For his first short film Aaba, Amar Kaushik returned home. In the 22-minute short, Kaushik hired an 87-year-old local farmer Dani Randa from Ziro in Arunachal Pradesh to play the titular character Aaba. “I grew up in Arunachal Pradesh and am familiar with the local tribal communities of the region,” the 33-year-old director said. “Taking actors from Mumbai would have ruined my story.”
Aaba is about a farmer (Dani Randa), who lives with his wife (Dani Chunya) and granddaughter (Sunku) in Ziro. He is diagnosed with lung cancer and has only a few days to live. He decides to dig his own grave, but an unexpected event pushes the story towards a startling climax. Kaushik’s short will be screened in the Generation Kplus competition section at the 67th Berlin International Film Festival on February 11.
Kaushik has been living in Mumbai since 2007. He worked as an assistant director with Raj Kumar Gupta (Aamir, No One Killed Jessica, Ghanchakkar) and Onir (Sorry Bhai, I Am, Shab), who are the two co-producers of Aaba.
A short story narrated by Kaushik’s mother inspired the basic plot structure. “My mother is a teacher and she once told me a story about a little girl in her school who took a month’s leave to visit her ailing grandfather,” Kaushik said. “What struck me about the story was that the doctor had given her grandfather a month to live, so the little girl and her family were milling around him, waiting for his death. I was intrigued by how the little girl deals with the situation and I wanted to explore the subject through her eyes.”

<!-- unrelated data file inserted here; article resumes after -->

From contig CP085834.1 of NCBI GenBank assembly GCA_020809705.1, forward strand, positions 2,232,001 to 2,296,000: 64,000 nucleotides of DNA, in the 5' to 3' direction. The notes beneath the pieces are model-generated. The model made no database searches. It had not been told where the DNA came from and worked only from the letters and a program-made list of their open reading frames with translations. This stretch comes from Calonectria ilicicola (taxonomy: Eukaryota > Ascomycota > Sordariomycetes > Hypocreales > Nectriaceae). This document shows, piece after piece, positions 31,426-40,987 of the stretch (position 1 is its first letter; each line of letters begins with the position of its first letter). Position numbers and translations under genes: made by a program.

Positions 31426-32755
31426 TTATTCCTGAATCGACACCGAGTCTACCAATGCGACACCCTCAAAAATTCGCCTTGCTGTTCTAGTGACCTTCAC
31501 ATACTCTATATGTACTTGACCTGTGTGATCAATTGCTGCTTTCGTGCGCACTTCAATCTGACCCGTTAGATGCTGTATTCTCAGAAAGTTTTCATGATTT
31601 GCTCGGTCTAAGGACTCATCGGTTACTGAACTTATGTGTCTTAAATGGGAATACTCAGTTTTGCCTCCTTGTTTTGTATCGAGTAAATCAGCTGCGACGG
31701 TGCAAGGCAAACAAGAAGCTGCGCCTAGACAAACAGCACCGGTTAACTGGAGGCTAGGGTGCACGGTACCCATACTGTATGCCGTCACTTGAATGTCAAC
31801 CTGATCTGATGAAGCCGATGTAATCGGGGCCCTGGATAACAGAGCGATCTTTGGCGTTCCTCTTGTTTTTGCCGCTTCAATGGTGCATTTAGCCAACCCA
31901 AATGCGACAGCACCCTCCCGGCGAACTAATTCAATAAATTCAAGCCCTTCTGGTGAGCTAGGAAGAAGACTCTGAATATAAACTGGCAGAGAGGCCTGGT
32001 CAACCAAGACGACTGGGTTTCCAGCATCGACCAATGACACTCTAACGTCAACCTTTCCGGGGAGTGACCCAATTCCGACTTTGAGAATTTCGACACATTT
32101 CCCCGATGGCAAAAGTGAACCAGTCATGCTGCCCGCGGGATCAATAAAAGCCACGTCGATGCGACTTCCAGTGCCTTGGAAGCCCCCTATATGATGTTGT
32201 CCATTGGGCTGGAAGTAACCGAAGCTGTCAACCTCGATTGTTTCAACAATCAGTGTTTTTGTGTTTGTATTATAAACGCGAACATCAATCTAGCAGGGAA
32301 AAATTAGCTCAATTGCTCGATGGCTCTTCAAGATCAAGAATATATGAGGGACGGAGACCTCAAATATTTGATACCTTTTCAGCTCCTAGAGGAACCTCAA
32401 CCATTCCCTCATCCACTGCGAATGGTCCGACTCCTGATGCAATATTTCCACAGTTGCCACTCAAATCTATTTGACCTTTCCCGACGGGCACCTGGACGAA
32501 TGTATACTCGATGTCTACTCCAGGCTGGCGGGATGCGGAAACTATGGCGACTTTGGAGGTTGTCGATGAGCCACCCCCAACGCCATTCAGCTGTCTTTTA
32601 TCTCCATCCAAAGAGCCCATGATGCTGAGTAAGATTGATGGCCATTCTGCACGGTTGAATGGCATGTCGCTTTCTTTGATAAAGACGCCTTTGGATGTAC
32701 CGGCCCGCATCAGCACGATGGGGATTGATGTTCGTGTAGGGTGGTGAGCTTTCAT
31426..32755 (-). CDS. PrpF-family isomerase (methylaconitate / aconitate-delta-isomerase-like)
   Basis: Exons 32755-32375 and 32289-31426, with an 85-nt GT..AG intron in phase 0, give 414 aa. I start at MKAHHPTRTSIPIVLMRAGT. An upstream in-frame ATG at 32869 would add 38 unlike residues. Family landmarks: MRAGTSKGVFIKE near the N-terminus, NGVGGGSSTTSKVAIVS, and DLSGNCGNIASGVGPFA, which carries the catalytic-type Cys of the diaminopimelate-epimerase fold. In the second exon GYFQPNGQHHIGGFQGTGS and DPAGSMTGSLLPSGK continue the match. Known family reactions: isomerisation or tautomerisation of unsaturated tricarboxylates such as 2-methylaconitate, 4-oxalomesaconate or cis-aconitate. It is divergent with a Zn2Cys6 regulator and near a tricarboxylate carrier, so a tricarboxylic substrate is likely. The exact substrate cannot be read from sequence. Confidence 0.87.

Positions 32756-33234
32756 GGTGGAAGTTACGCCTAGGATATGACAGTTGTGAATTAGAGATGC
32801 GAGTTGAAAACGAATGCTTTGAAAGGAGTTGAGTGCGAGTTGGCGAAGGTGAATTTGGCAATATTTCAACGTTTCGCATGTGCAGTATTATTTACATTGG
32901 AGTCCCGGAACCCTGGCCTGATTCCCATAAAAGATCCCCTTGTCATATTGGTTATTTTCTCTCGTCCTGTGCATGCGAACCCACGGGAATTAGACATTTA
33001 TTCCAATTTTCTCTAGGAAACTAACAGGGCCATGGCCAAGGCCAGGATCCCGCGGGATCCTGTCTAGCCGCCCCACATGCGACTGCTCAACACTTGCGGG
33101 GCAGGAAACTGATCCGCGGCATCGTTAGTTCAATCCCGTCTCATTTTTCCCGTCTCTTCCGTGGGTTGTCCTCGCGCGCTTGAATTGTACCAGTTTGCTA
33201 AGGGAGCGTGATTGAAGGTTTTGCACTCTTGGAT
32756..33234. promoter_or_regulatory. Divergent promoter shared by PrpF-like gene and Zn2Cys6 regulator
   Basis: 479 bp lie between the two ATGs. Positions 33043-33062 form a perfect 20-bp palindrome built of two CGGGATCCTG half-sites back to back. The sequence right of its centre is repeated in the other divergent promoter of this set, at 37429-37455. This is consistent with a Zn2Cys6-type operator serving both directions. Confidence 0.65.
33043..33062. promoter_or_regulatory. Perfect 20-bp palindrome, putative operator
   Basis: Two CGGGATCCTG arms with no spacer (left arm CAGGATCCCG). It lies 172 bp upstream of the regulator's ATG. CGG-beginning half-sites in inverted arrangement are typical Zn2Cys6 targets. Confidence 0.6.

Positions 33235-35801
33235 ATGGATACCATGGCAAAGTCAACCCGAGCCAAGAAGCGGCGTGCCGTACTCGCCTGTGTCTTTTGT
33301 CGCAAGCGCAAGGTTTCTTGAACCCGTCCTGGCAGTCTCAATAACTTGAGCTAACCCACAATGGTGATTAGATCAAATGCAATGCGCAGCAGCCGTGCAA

Relying on non-actors and sparse dialogue, Kaushik narrates the moving story through beautiful visuals. “I wanted to depict the state of mind of my characters and not their language,” he said. “We took wide shots of the characters walking around in the first day of the shoot so that I would not have to persuade them to act.”
Finding his actors was not as tough as training them to act in unusual scenes. “I could not tell my actors the entire story before we began filming because the plot involves a character digging his own grave and doing so is considered taboo in the Apatani tribe,” Kaushik said. He spent two months in the village, scouting for locations and a local crew. He lived in Randa’s house for a month to make him comfortable with the filming process, since both Randa and his wife Chunya had never faced the camera before.
“Sunku was the only one who really wanted to act,” Kaushik said. Sunku is Randa’s real-life granddaughter. She helped Kaushik establish a bond with his octogenarian actors when communication was a problem. “My actors were sweet, naïve people and I did feel at times if I am taking advantage of their simplicity, but eventually by the end of the film, they had understood what the story is and they were not offended by it because it is removed from their own reality,” he said.
After he returns from Berlin, Kaushik wants to show Aaba to his actors, who have not seen the final film. “Their expressions will be worth more,” he said.
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